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John Soper

Scientists at Pioneer Hi-Bred, a DuPont Business, are making major breakthroughs in the area of plant genetics, developing productive crops for farmers around the globe to help meet the world’s need for food, fuel and materials.
The company, which has headquarters in Johnston, sells seed in more than 90 countries around the world.  Pioneer works to increase the productivity of a variety of crops, including corn, soybeans, sorghum, mustard, pearl millet, inoculants, canola, sunflower, alfalfa, wheat, and rice.  Research for these products is conducted in more than 100 locations in 24 countries on 6 continents.
Throughout Pioneer’s history, one reason for the company’s widespread success has been innovation.
“Research and customer service have been leading drivers of Pioneer’s business success,” said John Soper, Vice President of Crop Genetics Research and Development at Pioneer. “We continually reinvest a substantial percentage of our revenue back into research investments to remain in a leadership performance position and stay on the cutting edge of technology. By making high-risk, long-term investments, we’ve been able to stay ahead of our competition and be successful.”
Pioneer was founded by Henry A. Wallace in 1926, and has remained in Iowa since the beginning. While the company is owned by Delaware-based DuPont, Iowa has remained the major center for Pioneer’s business. The company points to Iowa’s high quality of life and a positive family environment when recruiting scientists.  In addition, Pioneer and DuPont have received recognition as the top places to work in the life sciences industry from The Scientist magazine.
Pioneer’s long-standing relationship with Iowa was strengthened when the company announced a significant expansion of its Krug and Mendel facilities and a new facility, all in Johnston, Iowa. The total investment of these expansions is $67 million and will include laboratory and office space, in addition to its existing state-of-the-art labs.  The expansions will also create more than 500 jobs for the area.
The research conducted by Pioneer’s scientists can be divided into two major segments.  The first is product development, where scientists trained in genetics and plant breeding work to develop new seed varieties for growers.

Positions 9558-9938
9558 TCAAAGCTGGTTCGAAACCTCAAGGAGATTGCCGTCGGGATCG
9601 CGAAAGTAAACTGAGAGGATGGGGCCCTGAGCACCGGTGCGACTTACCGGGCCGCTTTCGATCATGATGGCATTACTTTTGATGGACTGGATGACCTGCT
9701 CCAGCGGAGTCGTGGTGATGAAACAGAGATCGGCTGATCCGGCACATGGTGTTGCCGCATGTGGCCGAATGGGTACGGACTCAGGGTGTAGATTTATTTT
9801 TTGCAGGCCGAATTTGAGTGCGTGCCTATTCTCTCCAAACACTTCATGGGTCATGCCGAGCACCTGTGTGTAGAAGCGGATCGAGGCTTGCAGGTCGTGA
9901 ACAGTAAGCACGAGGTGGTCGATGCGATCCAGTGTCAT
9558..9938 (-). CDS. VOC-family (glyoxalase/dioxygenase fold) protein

The other major area of expertise for Pioneer is biotechnology, where researchers help develop new traits for crops that do not exist in their native species.
One of Pioneer’s biotech breakthroughs came when it co-developed resistance to corn rootworm with Dow AgroSciences.   Without biotechnology traits or insecticidal treatments, corn rootworm can significantly reduce corn yields due to root damage and lack of natural resistance.
The company also developed molecular marker gene-tracking systems, much like those used forensic science,  to help breeders more efficiently identify corn and soybean lines containing genes that confer resistance to a broad range of diseases, pests, and environmental stresses.  The first efforts, in which Pioneer led the industry, was in the use of these marker systems to select soybean varieties containing native genes conferring resistance  to soybean cyst nematode, a parasitic worm that damages soybean roots and is leading cause of yield loss to soybeans in the U.S.
Pioneer highlights its close connection with its customers. The company has a sales system that ensures a Pioneer representative provides face-to-face service with the farmer and acts as an adviser from the beginning planning stages right through harvest time.
“We view farmers as partners.  Their success is our success,” Soper said.